$30 Billion F-35 Deal Will See Prices Rise, Deliveries Dip

The unit cost of F-35 fighters will creep up in a $30 billion, three-lot deal announced Dec. 30, driven by a more sophisticated product, inflation, and lower U.S. sales volume, while annual deliveries will slip.

Meanwhile, some F-35s remain grounded and others undelivered following the crash of an F-35B on Dec. 15.  

The deal, which defines production for Lots 15 and 16 and sets options for Lot 17, calls for 398 F-35s to be built over the three years, including foreign orders. The agreement calls for 145 aircraft in Lot 15, 127 aircraft in Lot 16, and up to 126 in Lot 17, which will include the first airplanes delivered to Belgium, Finland, and Poland.

The open-ended Lot 17 allows for 23 more jets than the Pentagon originally planned. When the “handshake deal” on the three lots was announced in July 2022, Pentagon acquisition and sustainment chief William LaPlante said it was “based on” as many as 375 jets.

Either way, however, deliveries are declining—the Lot 12-14 deal, inked in 2019, covered 478 aircraft. The Air Force has requested fewer F-35s in the last couple of years, saying it prefers to wait for the all-up Block 4 model of the jet in order to avoid modifying older aircraft to the more capable configuration later. The other services have followed suit. Making up for some of the deferral of purchases, though, has been strong international sales of the F-35. Congress has also added back some of the jets the services did not request.

The agreed Lot 15-17 numbers average 132 airplanes per year; well below the 156 per year predicted by Lockheed Martin CEO Jim Taiclet in an investors’ call a year ago. Lockheed is anxious to avoid a boom-and-bust cycle of production, as it plays havoc with workforce and economic materials purchases.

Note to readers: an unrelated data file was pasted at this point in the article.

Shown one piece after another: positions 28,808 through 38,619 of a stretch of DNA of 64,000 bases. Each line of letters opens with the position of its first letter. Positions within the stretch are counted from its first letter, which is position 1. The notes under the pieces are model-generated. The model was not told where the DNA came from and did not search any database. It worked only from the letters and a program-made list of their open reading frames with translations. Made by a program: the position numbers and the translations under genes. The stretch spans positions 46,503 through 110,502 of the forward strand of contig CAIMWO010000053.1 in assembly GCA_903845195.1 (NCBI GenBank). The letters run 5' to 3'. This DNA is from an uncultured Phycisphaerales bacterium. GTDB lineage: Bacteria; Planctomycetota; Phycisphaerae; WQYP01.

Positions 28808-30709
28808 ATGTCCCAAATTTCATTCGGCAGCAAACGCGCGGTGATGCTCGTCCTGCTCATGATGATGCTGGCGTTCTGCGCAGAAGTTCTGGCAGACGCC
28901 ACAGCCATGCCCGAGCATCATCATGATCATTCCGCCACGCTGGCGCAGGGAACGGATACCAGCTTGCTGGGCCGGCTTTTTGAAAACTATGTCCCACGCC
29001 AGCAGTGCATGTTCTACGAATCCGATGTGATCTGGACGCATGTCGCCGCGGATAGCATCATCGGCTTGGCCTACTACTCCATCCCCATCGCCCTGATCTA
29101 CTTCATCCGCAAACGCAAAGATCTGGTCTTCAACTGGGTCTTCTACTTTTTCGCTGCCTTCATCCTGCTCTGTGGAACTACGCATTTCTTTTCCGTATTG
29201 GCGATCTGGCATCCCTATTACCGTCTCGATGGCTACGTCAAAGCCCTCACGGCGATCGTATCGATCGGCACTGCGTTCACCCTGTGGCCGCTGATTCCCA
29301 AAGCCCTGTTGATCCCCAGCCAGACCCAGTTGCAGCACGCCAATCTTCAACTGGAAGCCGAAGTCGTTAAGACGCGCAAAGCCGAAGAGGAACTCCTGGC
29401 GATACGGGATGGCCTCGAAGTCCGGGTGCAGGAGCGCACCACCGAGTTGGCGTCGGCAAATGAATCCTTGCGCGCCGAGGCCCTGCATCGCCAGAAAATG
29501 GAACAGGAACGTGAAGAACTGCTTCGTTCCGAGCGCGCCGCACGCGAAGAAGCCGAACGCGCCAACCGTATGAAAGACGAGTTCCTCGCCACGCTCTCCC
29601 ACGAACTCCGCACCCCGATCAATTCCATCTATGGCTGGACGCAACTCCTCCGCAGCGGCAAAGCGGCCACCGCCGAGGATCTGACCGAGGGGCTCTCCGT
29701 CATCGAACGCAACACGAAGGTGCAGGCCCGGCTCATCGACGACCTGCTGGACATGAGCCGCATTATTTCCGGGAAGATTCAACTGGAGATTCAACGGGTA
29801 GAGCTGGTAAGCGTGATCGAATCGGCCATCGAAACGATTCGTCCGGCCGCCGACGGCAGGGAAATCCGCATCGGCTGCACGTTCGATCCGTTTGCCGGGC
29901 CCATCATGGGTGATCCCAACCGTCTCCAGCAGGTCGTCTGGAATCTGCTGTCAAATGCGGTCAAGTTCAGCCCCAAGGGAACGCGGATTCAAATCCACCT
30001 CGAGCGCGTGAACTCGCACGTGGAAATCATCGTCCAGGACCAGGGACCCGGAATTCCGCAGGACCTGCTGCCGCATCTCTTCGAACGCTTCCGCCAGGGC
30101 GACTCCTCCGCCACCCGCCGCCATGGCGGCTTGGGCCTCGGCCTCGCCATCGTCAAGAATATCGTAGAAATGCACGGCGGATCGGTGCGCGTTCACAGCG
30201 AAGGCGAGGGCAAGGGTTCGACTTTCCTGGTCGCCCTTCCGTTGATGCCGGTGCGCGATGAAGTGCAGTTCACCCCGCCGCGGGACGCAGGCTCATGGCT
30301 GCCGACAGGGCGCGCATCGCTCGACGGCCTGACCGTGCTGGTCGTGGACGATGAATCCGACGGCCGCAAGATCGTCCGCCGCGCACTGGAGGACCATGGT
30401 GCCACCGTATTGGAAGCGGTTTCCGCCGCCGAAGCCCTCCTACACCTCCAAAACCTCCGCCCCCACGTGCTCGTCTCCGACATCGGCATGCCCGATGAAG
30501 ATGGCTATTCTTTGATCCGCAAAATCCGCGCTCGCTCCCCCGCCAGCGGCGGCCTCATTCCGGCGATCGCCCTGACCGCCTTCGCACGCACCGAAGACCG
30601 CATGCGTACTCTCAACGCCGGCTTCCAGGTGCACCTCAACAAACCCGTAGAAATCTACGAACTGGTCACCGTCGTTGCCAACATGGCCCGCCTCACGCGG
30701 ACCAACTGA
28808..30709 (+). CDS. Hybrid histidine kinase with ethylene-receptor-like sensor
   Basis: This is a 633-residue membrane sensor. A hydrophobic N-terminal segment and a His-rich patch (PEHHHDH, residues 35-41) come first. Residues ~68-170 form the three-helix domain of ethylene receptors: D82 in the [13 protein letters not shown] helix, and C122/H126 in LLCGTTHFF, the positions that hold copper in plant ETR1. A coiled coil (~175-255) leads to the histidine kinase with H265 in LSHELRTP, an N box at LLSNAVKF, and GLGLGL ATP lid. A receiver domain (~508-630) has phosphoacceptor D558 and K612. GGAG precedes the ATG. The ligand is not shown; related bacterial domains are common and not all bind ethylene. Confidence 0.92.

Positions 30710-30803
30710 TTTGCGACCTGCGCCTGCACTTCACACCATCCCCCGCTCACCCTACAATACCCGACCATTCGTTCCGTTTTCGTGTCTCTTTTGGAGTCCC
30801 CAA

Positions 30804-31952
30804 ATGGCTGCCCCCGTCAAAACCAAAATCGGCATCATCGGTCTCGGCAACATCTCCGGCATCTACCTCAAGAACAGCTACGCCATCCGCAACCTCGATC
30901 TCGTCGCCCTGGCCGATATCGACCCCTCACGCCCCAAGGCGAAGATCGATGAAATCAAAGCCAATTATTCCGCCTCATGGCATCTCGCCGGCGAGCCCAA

In a January 2022 investor call, CFO John Mollard said “the last thing you want is a sawtooth pattern” of up-and-down production rates.

In a statement announcing the deal, F-35 Joint Program Office director and program executive officer Lt. Gen. Michael Schmidt said the deal “strikes the right balance between what’s best for the U.S. taxpayers, the military services, allies, and our foreign military sales customers.”

The unit cost of the fighters will average about $75 million a copy, but that is without the Pratt & Whitney F135 engine. With the engine, the last three-lot deal achieved a unit cost below $80 million per jet. The JPO did not provide Air & Space Forces Magazine an all-up cost for the fighters in Lots 15-17.

For the airframe and mission equipment only, the Lot 15-17 cost of F-35s ranges “from $70.2 million to $69.9 million for the F-35A, $80.9 million to $78.3 million for the F-35B, and $90 to $89.3 million for the F-35C,” a Lockheed spokesperson said.

The A model is a conventional takeoff type, while the B is short takeoff/vertical landing version and the C is configured for aircraft carrier operations. It has larger wing and tail surfaces and other structural differences to make it capable of withstanding carrier takeoffs and landings.